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Italian Thanksgiving


Juniper-Berry-Roasted Turkey Breast With Boston Lettuce  

Fabio Trabocchi
Chef-partner, Fiamma

Italian chef Fabio Trabocchi discovered his love of Thanksgiving while working long hours at Maestro, an Italian restaurant, in McLean, Virginia. “I hardly ever saw my family, and so I began to appreciate the importance of Thanksgiving,” says Trabocchi, who recently moved to New York to run the kitchen at Fiamma. One thing Trabocchi doesn’t like about traditional American Thanksgiving is dry turkey. To address that, he cooks his bird’s breast and legs separately and seasons with juniper berries, rosemary, and sage—a traditional Italian combination. Bollito misto, a hearty Italian dish of various boiled meats, is Trabocchi’s inspiration for the “galantina” of turkey legs, which he stuffs with chestnuts and fall mushrooms. Instead of serving mashed potatoes, Trabocchi makes a potato-gnocchi gratin topped with Robiola Bosina cheese (“The cheese makes my kids happy,” he says), and a smooth purée of roasted butternut squash. For dessert, Trabocchi wanted something more festive than pumpkin pie, which he admits he doesn’t like (“The consistency and texture are too dense for me,” he says). Instead, he makes a citrusy cranberry jam that normally accompanies the turkey and serves it with chunks of bread sautéed in butter and sugar and topped with rum-raisin ice cream. “Everyone loves this dessert,” he says. “It reminds them of their childhood in Italy, eating pane tostato.”


Juniper-Berry-Roasted Turkey Breast With Boston Lettuce
Rolled Turkey Legs Stuffed With Chestnuts and Wild Mushrooms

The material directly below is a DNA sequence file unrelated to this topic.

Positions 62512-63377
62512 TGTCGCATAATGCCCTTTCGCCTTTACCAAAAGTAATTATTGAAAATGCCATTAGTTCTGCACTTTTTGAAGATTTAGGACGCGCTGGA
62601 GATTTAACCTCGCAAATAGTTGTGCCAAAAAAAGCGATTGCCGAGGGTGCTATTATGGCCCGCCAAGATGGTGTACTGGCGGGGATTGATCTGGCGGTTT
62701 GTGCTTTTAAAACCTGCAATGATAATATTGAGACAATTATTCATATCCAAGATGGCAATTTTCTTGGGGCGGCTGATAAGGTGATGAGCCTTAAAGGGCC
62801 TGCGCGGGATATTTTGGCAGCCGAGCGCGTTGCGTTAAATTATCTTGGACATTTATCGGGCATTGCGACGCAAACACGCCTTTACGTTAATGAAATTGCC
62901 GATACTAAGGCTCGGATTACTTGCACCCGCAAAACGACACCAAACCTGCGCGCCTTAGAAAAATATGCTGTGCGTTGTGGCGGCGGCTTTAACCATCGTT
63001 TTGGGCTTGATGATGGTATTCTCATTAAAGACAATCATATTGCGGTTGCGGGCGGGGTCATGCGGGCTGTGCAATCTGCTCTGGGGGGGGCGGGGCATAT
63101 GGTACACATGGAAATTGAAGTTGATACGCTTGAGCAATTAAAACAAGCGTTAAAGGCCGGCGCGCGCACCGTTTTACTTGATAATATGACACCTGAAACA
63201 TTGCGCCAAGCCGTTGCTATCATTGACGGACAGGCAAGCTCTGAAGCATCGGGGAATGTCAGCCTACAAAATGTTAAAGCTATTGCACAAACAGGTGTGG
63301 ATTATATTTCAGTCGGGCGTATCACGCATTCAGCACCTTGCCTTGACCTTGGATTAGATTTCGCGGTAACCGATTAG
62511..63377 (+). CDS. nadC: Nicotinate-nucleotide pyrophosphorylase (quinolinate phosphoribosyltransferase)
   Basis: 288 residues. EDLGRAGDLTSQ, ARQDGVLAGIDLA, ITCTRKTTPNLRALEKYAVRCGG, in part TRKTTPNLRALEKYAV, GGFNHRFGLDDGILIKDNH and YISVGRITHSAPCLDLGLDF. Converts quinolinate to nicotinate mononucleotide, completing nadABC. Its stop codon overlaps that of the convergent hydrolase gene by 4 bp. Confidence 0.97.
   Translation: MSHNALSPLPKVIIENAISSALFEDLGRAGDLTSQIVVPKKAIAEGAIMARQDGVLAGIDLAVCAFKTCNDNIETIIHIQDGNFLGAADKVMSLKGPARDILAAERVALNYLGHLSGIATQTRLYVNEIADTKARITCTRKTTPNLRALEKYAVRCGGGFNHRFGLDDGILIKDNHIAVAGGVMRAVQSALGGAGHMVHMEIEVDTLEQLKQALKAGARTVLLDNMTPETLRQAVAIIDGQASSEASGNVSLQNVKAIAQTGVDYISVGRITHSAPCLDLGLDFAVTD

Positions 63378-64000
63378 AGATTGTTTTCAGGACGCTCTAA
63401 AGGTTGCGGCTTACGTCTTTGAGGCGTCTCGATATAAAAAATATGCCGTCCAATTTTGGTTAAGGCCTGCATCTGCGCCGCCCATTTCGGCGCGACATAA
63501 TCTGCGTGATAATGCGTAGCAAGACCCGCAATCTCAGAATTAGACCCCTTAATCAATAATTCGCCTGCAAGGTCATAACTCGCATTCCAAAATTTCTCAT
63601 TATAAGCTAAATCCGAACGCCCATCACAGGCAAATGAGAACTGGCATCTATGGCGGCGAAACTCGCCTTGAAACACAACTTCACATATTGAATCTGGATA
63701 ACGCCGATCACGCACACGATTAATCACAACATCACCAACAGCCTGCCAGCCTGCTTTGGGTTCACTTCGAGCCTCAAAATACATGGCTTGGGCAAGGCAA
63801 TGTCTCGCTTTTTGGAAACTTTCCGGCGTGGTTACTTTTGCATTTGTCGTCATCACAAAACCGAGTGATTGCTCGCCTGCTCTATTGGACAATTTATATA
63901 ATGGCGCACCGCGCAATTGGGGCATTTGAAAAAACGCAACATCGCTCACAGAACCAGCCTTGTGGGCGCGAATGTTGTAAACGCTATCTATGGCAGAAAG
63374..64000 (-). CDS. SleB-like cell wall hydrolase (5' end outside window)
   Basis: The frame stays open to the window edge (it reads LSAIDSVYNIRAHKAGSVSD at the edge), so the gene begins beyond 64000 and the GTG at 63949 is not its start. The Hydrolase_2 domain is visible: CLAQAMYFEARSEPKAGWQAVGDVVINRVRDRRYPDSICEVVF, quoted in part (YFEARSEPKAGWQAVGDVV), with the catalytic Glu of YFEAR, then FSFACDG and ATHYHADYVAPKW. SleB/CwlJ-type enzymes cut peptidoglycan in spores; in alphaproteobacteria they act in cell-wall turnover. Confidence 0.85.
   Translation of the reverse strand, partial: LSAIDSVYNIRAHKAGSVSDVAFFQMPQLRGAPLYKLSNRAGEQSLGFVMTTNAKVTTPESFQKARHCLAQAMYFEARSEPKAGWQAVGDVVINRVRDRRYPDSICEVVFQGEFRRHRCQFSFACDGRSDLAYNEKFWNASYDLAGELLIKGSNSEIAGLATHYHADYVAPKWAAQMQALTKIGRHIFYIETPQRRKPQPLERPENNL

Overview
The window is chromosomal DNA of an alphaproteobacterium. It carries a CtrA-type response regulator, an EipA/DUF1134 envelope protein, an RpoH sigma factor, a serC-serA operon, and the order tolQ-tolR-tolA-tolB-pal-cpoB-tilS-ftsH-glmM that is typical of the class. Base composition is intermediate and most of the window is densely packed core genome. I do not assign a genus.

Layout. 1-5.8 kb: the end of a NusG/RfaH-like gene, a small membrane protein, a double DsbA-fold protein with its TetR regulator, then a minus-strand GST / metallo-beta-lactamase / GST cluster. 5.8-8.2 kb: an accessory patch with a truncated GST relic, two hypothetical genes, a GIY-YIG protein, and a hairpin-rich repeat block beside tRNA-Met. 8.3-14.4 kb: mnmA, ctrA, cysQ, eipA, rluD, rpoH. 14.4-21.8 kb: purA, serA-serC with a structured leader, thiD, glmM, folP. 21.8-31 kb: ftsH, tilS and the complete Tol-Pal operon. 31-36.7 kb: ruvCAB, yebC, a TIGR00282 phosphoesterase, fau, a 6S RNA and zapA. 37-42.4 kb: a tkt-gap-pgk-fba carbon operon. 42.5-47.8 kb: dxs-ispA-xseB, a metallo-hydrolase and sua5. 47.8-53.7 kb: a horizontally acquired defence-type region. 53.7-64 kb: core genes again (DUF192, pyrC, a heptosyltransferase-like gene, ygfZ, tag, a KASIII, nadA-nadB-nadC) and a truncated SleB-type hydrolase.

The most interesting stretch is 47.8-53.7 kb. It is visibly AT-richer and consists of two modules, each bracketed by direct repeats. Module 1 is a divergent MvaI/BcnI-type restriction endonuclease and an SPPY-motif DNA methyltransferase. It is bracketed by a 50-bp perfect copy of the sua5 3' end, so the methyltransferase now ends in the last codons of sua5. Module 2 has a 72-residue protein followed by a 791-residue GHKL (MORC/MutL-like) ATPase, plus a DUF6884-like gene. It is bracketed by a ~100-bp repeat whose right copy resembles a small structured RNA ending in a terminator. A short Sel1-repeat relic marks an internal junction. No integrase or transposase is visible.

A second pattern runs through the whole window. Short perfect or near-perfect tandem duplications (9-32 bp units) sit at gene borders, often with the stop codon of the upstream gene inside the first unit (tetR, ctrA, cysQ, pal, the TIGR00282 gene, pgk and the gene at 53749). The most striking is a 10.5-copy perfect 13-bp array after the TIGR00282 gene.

Potato-Gnocchi Gratin
Butternut-Squash Purée
Sautéed Country Bread With Cranberry Jam

Juniper-Berry-Roasted Turkey Breast With Boston Lettuce
1 turkey breast, on the bone, about 3 1/2 pounds
Salt and black pepper
2 sticks butter, softened
1 head garlic, halved horizontally
3 sprigs rosemary
1 small bunch sage
4 teaspoons crushed juniper berries
2 heads Boston lettuce
11/2 cups white wine
1 cup chicken stock
2 tablespoons balsamic vinegar
2 tablespoons extra-virgin olive oil
1 teaspoon Sicilian sea salt

Preheat the oven to 325 degrees.

Remove the turkey breast from the refrigerator 30 minutes prior to cooking. Season all sides of the breast with salt and pepper, cover with a towel, and let sit for another 30 minutes.

Place the turkey breast in a roasting pan just big enough to hold the breast, making it a tight fit. Rub the top of the breast with a stick of butter, and place the head of garlic on breast, cut side down. Set in the oven, and when the butter has melted, start basting the breast with the juices in the bottom of the pan. Repeat this process 3 times during the first 20 minutes of cooking.

Increase the oven temperature to 375 degrees; add the remaining butter, herbs, and the juniper berries. Repeat the basting process for another 20 minutes. Switch off the oven, cover the breast with foil, and leave in the oven for about 30 minutes. Meanwhile, discard the outer leaves from the lettuces; put the light-green inner leaves in a salad bowl and refrigerate.